Philippians 1:27 Only let your conversation be as it becometh the gospel of Christ: that whether I come and see you, or else be absent, I may hear of your affairs, that ye stand fast in one spirit, with one mind striving together for the faith of the gospel;
3. Be an example in charity by displaying love and sacrifice
1 Corinthians 13: 1 Though I speak with the tongues of men and of angels, and have not charity, I am become [as] sounding brass, or a tinkling cymbal. 2 And though I have [the gift of] prophecy, and understand all mysteries, and all knowledge; and though I have all faith, so that I could remove mountains, and have not charity, I am nothing. 3 And though I bestow all my goods to feed [the poor], and though I give my body to be burned, and have not charity, it profiteth me nothing. 4 Charity suffereth long, [and] is kind; charity envieth not; charity vaunteth not itself, is not puffed up, 5 Doth not behave itself unseemly, seeketh not her own, is not easily provoked, thinketh no evil; 6 Rejoiceth not in iniquity, but rejoiceth in the truth; 7 Beareth all things, believeth all things, hopeth all things, endureth all things.
4 Be an example in spirit by letting the passions of your life exemplify Christ
John 4:24 God [is] a Spirit: and they that worship him must worship [him] in spirit and in truth.
Romans 12:10 [Be] kindly affectioned one to another with brotherly love; in honour preferring one another; 11 Not slothful in business; fervent in spirit; serving the Lord;
5 Be an example in faith by putting your trust in Christ in every situation
Galatians 2:16 Knowing that a man is not justified by the works of the law, but by the faith of Jesus Christ, even we have believed in Jesus Christ, that we might be justified by the faith of Christ, and not by the works of the law: for by the works of the law shall no flesh be justified.
6 Be an example in purity by letting your life be an example of holiness
2 Corinthians 7:1 Having therefore these promises, dearly beloved, let us cleanse ourselves from all filthiness of the flesh and spirit, perfecting holiness in the fear of God.
1 Thessalonians 4:7 For God hath not called us unto uncleanness, but unto holiness.
1 Timothy 4:13 Till I come, give attendance to reading, to exhortation, to doctrine.
Paul takes a moment here to tell Timothy that he needs to continue focusing on growing his knowledge of God’s Word. If we desire to be mature in Christ and in the eyes of those we minister with, we must also give ourselves to the structures of learning and growth that Living Faith Fellowship affords: Discipleship, Discipleship 2 & LFBI. Don’t just pursue learning in order to check it off your “spiritual to-do list” or to appear knowledgeable but to genuinely know Christ.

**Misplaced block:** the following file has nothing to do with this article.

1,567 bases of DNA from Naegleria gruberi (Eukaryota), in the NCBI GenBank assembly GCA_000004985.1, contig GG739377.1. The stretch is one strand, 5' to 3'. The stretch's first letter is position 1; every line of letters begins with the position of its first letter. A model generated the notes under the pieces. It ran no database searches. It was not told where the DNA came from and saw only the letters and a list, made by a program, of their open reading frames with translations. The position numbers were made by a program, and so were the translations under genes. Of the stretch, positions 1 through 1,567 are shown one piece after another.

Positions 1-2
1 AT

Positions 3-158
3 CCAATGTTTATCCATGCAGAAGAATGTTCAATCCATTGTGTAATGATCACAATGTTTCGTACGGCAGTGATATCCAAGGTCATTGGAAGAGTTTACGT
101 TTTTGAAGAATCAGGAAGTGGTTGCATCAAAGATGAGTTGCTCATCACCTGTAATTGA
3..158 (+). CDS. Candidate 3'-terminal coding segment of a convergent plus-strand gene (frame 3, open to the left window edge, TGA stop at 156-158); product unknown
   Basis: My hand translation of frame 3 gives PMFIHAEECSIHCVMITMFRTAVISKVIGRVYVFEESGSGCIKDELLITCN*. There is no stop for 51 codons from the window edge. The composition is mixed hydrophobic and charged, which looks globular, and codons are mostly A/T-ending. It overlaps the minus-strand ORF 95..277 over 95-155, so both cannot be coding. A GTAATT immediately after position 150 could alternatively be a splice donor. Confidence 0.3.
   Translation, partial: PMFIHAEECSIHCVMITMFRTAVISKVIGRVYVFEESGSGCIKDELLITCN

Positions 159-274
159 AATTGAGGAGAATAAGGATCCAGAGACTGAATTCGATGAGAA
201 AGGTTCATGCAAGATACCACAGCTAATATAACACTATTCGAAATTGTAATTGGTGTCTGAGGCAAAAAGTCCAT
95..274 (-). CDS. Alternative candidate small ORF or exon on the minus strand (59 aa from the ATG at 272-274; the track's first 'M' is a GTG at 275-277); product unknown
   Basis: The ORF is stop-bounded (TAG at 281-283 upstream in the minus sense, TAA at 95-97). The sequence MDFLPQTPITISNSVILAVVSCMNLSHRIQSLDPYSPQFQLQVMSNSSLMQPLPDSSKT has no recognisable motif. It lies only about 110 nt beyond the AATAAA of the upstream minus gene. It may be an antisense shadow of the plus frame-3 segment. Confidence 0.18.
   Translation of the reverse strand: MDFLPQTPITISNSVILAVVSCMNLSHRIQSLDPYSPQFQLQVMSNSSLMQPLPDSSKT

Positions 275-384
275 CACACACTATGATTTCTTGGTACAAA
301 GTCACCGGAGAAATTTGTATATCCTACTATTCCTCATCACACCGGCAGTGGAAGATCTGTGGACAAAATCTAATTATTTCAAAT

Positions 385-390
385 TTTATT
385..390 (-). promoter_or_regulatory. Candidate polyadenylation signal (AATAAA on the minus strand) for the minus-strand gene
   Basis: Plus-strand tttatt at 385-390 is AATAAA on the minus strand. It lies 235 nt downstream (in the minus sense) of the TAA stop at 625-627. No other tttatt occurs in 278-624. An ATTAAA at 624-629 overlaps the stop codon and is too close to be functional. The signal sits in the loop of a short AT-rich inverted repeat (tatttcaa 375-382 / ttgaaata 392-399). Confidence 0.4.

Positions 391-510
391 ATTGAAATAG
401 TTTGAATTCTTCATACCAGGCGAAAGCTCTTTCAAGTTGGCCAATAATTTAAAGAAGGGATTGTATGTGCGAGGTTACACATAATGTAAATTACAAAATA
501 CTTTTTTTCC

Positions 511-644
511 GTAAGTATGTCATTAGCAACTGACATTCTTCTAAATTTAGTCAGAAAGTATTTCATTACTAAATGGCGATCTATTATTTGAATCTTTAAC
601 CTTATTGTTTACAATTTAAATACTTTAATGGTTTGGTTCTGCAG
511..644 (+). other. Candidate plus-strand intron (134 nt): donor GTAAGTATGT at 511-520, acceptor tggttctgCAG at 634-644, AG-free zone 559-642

With that said, take your academics seriously. If you say that Christ is your everything, then you ought to strive to learn the content at a mastery level. Your grades in LFBI are not a “necessary evil”; they are absolutely a reflection of how serious you take what is taught to you. Striving for an "A" is a noble ambition, but ultimately your knowledge of God’s word should result in ministry growth and maturity.
1 Tim 4:14 Neglect not the gift that is in thee, which was given thee by prophecy, with the laying on of the hands of the presbytery.
“God has made me to do this!”
Timothy was instructed not to neglect his gifting. Paul himself laid hands on Timothy to ordain him for the pastoral work. Paul recognized Timothy’s gifting and that he was proven, so he commissioned him for the oversight of the Ephesus church. His advice here is, “don’t neglect the gifts that have been given you”. Acknowledge what Christ has done in you and be confident that he will use you as you yield.
1Thessalonians 5:24 Faithful [is] he that calleth you, who also will do [it].
Don't waste what God has equipped you to do and don’t throw away the opportunities that have been afforded you in ministry work. Mature faith says, “God has made me to do this!” What have you been commissioned to do in the context of church ministry? How devoted are you to your Bible Study? Evangelizing and studying with the lost? Discipling? Serving? Are you living in such a way that your testimony before God and man is that of faith and submission to authority?
Remember: Timothy was a missionary by the age of 16, giving up everything he knew to follow Christ by following the Apostle Paul. By his early twenties he had oversight of a church. Nonetheless, he was still learning; he was mentored by Paul, growing in his knowledge of scripture, daily proving his testimony in Christ. Like Timothy, are you proving yourself in the ministry through your lifestyle? Are you resolved not to be the stereotype people have determined you to be? Are you someone that people in the church see as profitable to the ministry?
15. Meditate upon these things; give thyself wholly to them; that thy profiting may appear to all. 16. Take heed unto thyself, and unto the doctrine; continue in them: for in doing this thou shalt both save thyself, and them that hear thee.
Brandon Briscoe is the pastor over C&YA. He has a wife and three children, and he has worked in youth and young adult ministry for many years. In this second of three posts, Brandon shows the challenges millennials face, the areas they must grow in, and how they must follow the biblical example of Timothy to defy society’s stereotypes.
Turkle, S. (2017). Alone together: why we expect more from technology and less from each other. New York: Basic Books.